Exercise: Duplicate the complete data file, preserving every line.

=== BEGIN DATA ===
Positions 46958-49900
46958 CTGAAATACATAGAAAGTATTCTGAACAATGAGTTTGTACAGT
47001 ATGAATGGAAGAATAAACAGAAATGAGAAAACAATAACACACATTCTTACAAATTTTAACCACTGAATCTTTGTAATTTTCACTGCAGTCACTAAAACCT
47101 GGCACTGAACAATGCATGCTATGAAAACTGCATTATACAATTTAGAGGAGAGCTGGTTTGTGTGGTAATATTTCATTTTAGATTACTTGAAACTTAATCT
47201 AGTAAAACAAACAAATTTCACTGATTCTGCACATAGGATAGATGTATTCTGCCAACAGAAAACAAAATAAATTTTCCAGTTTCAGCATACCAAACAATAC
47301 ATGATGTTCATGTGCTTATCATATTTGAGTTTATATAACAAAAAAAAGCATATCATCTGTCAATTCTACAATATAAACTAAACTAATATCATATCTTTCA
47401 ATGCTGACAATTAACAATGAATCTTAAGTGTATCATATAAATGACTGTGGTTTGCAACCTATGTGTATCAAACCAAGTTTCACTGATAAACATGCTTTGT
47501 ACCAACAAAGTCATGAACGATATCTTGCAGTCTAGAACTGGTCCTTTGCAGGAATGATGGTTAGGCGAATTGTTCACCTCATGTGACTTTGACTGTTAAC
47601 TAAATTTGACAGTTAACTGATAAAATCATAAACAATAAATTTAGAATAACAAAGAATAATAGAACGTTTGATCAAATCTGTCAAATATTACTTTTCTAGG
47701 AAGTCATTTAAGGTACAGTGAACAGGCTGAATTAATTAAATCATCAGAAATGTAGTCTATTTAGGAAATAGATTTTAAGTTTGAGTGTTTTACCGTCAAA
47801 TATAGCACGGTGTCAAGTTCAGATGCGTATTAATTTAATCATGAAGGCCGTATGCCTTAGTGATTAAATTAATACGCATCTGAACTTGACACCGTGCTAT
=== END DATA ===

Positions 46958-49900
46958 CTGAAATACATAGAAAGTATTCTGAACAATGAGTTTGTACAGT
47001 ATGAATGGAAGAATAAACAGAAATGAGAAAACAATAACACACATTCTTACAAATTTTAACCACTGAATCTTTGTAATTTTCACTGCAGTCACTAAAACCT
47101 GGCACTGAACAATGCATGCTATGAAAACTGCATTATACAATTTAGAGGAGAGCTGGTTTGTGTGGTAATATTTCATTTTAGATTACTTGAAACTTAATCT
47201 AGTAAAACAAACAAATTTCACTGATTCTGCACATAGGATAGATGTATTCTGCCAACAGAAAACAAAATAAATTTTCCAGTTTCAGCATACCAAACAATAC
47301 ATGATGTTCATGTGCTTATCATATTTGAGTTTATATAACAAAAAAAAGCATATCATCTGTCAATTCTACAATATAAACTAAACTAATATCATATCTTTCA
47401 ATGCTGACAATTAACAATGAATCTTAAGTGTATCATATAAATGACTGTGGTTTGCAACCTATGTGTATCAAACCAAGTTTCACTGATAAACATGCTTTGT
47501 ACCAACAAAGTCATGAACGATATCTTGCAGTCTAGAACTGGTCCTTTGCAGGAATGATGGTTAGGCGAATTGTTCACCTCATGTGACTTTGACTGTTAAC
47601 TAAATTTGACAGTTAACTGATAAAATCATAAACAATAAATTTAGAATAACAAAGAATAATAGAACGTTTGATCAAATCTGTCAAATATTACTTTTCTAGG
47701 AAGTCATTTAAGGTACAGTGAACAGGCTGAATTAATTAAATCATCAGAAATGTAGTCTATTTAGGAAATAGATTTTAAGTTTGAGTGTTTTACCGTCAAA
47801 TATAGCACGGTGTCAAGTTCAGATGCGTATTAATTTAATCATGAAGGCCGTATGCCTTAGTGATTAAATTAATACGCATCTGAACTTGACACCGTGCTAT